11. great questions.. the golf balls actually perform optimum when they are conditioned and played in 70 - 90F weather.. if the temps gets colder, and the golf balls are stored in your car or bag room, and lets say it is 40F, then the balls will lose significant ball speed, firm up the covers to reduce spin, and be much shorter in distance.. the cast urethane covers seem to have a bigger loss in ball velocity if stored at 40F overnight and then played the next morning.. surlyn covers are about half the loss, but both lose.. and if it is really hot, like in arizona in the summer and you leave the
  12. Yes, there was some truth to the seaming of the ball.. when first introduced, there was a noticeable increase in distance if hit along the seam... however, this was corrected years ago since it has to pass a symmetry test where all balls must fly the same distance when teed up along the seam and cross seam.. so today, there are no benefits to hitting along the seam. Some still do because them like the look or "think" it may still be true. As for the added spin, I did not hear that one... haha... the balls spin rate is typically determined by the cover and construction, and not the dimples..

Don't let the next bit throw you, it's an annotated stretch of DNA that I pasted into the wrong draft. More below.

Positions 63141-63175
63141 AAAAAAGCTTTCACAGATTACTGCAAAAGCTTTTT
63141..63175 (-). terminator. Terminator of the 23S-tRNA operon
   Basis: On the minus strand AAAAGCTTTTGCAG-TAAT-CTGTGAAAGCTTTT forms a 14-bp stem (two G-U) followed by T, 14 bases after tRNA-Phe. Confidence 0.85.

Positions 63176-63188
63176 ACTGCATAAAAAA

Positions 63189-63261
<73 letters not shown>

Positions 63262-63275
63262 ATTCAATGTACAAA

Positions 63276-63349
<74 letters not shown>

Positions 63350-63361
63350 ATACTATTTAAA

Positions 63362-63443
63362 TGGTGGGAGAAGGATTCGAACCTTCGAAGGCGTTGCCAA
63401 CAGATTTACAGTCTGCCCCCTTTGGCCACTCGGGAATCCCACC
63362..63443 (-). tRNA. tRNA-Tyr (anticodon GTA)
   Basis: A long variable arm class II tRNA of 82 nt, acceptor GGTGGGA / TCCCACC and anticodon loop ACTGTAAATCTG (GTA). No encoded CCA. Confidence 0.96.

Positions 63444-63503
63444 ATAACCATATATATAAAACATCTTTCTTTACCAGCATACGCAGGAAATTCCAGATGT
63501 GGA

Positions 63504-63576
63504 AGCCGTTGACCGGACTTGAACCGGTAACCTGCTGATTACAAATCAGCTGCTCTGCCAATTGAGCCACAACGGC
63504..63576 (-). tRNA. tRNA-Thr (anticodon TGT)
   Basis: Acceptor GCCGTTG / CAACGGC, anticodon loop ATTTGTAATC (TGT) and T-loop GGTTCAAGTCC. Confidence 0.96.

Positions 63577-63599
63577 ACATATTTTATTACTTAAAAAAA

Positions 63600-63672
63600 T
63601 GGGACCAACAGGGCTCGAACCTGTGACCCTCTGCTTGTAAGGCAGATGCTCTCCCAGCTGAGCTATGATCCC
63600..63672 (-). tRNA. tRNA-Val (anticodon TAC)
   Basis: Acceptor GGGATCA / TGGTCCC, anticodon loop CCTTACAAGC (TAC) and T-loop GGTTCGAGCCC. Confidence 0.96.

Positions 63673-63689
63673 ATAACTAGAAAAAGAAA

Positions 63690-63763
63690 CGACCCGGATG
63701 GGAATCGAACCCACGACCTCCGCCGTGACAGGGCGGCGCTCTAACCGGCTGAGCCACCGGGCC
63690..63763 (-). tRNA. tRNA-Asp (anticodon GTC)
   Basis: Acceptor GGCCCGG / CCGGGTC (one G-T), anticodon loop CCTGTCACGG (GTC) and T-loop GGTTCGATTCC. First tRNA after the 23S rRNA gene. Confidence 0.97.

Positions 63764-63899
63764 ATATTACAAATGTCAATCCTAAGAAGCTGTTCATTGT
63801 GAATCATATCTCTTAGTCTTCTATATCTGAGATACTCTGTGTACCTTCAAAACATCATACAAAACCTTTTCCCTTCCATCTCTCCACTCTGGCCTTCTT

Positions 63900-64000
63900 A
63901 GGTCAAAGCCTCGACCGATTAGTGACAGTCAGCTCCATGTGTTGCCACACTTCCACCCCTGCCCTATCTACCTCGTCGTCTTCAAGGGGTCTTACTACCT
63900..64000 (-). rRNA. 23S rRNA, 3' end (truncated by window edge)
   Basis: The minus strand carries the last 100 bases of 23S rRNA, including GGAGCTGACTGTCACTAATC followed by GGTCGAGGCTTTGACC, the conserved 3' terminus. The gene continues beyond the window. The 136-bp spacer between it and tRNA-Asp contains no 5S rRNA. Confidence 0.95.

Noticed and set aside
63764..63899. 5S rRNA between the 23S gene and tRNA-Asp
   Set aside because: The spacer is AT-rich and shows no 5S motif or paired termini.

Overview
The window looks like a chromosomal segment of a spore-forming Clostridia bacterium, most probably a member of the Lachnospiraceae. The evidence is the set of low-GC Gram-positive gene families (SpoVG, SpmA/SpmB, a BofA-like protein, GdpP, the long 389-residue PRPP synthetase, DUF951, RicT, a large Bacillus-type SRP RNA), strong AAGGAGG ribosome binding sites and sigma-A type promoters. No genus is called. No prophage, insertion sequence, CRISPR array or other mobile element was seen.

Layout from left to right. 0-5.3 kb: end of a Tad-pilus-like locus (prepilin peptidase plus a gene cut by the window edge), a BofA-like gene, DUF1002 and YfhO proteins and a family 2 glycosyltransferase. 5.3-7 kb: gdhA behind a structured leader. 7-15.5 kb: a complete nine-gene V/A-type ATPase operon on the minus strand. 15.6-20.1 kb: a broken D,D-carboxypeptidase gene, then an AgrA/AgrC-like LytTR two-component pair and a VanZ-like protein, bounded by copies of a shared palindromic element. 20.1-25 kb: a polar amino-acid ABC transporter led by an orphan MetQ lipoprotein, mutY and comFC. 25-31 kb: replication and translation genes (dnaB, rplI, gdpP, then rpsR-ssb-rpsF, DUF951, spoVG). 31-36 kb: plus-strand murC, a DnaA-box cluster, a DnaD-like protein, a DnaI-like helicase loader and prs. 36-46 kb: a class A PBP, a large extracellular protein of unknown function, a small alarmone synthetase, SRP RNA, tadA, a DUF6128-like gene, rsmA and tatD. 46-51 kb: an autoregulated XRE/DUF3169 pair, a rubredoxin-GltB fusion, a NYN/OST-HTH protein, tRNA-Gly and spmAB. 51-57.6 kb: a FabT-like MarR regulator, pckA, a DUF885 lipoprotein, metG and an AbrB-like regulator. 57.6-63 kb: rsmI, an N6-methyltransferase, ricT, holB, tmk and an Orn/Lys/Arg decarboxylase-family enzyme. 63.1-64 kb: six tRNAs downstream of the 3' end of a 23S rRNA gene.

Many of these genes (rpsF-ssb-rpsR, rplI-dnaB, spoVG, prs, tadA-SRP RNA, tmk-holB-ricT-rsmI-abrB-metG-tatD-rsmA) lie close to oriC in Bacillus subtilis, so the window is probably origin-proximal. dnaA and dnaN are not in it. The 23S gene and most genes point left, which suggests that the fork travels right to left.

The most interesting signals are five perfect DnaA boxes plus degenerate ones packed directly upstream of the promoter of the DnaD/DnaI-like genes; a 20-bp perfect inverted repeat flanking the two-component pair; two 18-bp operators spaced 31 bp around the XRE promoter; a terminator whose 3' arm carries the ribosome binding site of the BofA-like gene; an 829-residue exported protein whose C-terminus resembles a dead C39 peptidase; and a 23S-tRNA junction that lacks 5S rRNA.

13. I did not have any non-compete agreements but am not able to comment on anything with respect to TaylorMade or Titleist with respect to separation agreements... Both companies were very good to me, and i enjoyed working for both very much. I have a lot of respect for them and have many good friends at both locations.
  14. The USGA does not have any control or restrictions on dimples. They control speed, distance, size, weight and symmetry... The number of dimples is not really as important as the size, shape, depths, edge angles of the dimples. Once the ball design is complete, the dimple design is chosen. You can have the best ball in the world, but if you do not get the dimples correct, it can be the worst. Once we know the spin, speed and launch angles of the ball based on the design, then we try to develop dimple patterns that control the distance for both carry and roll. We also have to pick patterns
  15. The second chance balls are typically balls that have been pulled from a pond or water holes.. they are sometimes cleaned and sold as is, and sometimes covers are attempted to be re molded or re painted to make look new.. There are a few concerns here. If the balls have been in the water for a long time, they will start to absorb water, and gain weight. This can do two things.. make the balls slower in ball speed, and also possibly make them illegal by being over the USGA weight limit. We all try to make the legal balls to the weight limit, so it does not take much to make them over the li